Re: [PATCH 2/4] sbi: Define some terminology

Sean Anderson

On 10/27/20 4:56 PM, Atish Patra wrote:
On Tue, 2020-10-27 at 16:31 -0400, Sean Anderson wrote:
On 10/27/20 4:06 PM, Atish Patra wrote:
On Thu, 2020-10-22 at 19:35 -0400, Sean Anderson wrote:
Terms like should et. al. are commonly understood to introduce a
requirement, but it is sometimes unclear exactly what they mean.
the RFC specifying particular meanings for those terms. This may
the meaning of some parts of the spec to change if these terms
previously used with different intended or implied meanings.

The term "hart" is used extensively without definition. The idea
EEI is used in the following commit "sbi: Specify the instruction

What exactly constitutes a valid **hartid** was not previously
explicitly defined. I have taken a broad view here, and tried not
constrain valid hartids past what is reasonable. A more narrow
interpretation could allow more efficient implementations in some

Signed-off-by: Sean Anderson <seanga2@...>

riscv-sbi.adoc | 19 +++++++++++++++++++
1 file changed, 19 insertions(+)

diff --git a/riscv-sbi.adoc b/riscv-sbi.adoc
index f8770fa..d2e28f0 100644
--- a/riscv-sbi.adoc
+++ b/riscv-sbi.adoc
@@ -32,6 +32,25 @@ This document describes a draft of version 0.2
the RISC-V SBI specification.
because the legacy extension is optional and v0.1 of the SBI
doesn't allow
probing, but it's as good as we can do.

+=== Terminology
+Should, Shall, May, and Must::
+These terms are defined in link:[RFC 2119].
+In particular, they may be used without ALL CAPS.
+Hart and Execution environment interface::
+These terms are defined in the
+link:[RISC-V ISA
specification, volume 1, section 1.2].
+The RISC-V SBI specification specifies some components of an
+environment interface.
+Valid **hartid**s::
+A *hartid* is valid if it identifies a hart within the execution
environment. In
+addition, if the <<hsm-extension>> is enabled, **hartid**s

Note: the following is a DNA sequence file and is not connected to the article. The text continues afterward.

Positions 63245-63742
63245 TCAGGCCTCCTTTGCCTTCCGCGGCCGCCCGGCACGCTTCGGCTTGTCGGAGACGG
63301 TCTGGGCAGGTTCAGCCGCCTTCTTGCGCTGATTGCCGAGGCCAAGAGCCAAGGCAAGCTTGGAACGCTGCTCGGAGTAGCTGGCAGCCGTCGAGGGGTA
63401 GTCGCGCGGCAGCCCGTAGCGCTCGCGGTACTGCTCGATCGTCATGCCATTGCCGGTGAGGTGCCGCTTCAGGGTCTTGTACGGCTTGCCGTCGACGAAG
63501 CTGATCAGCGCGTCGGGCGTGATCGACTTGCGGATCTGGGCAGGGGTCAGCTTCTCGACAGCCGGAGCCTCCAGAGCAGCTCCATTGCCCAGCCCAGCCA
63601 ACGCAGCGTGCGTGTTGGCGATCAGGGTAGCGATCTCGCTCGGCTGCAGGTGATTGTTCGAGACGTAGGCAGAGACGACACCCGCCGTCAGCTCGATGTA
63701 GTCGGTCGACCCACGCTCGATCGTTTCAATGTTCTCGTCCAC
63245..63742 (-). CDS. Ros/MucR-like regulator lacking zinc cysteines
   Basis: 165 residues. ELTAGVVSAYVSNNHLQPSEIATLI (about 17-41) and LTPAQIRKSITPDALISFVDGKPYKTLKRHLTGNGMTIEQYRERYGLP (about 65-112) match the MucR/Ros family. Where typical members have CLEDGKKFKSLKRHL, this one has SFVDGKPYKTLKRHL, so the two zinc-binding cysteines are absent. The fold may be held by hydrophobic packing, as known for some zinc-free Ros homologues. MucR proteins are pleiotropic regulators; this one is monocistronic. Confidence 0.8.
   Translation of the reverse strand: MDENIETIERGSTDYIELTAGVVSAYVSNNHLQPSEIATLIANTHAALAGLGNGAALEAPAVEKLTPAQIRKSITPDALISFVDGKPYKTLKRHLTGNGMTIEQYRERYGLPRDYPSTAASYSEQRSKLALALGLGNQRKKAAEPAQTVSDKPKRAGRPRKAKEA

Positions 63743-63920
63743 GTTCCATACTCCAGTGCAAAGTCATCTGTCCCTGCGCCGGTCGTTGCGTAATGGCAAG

identifying harts
+which can be managed or queried are also valid. The set of harts
which can be
+managed or queried may change over time. Valid **hartid**s
correspond to
+the value of the `mhartid` CSR on particular harts.
There is a brief valid hart definition in binary encoding section

"any of the hartid from hart_mask is not valid i.e. either the
is not enabled by the platform or is not available to the

Do we need to define it again in a separate terimnology section or
extend current definition to be more broad.
That definition is describing hartids, which may be different than
actual harts. For example, it is possible for a hartid to be valid
not strictly refer to a hart. Note in particular that a hart must be
guaranteed to retire instructions in finite time. So if I use the HSM
extension to stop a hart, it is no longer a hart.
It's still a hart and can retire instructions in finite time in M-mode.>
When HSM extension stops a hart, it just makes it unavailable to S-> mode.
Right, but the SBI spec is considering the S-mode execution environment.
Whether it's still a hart to M-mode is irrelevant (and if the hart was
powered down or physically removed it might not be a hart to M-mode

However, its hartid
may remain valid.

I think it's also important to point out some hartids may change from
valid to invalid or vice versa. For example, a hypervisor may have
all VMs to request harts from a common pool. If cpu core 5 gets
by one VM, its hartid should then become invalid for other harts to
manage. As another example, a hypervisor may associate different CPU
cores with differnt VMs. If a the hypervisor moves a core from one VM
another, then a new hartid will become valid for the VM it is added
Yes. Just to clarify, I agree with the additional description you
provided for valid hartid. I was just suggesting to keep them in one
place to avoid ambiguity.

The meaning of "valid" depends on contenxt. Thus, we need to clearly
describe it.
Perhaps we should add a cross-reference like

any of the hartid from hart_mask is not valid, <<hartid,as defined above>>.

Join { to automatically receive all group messages.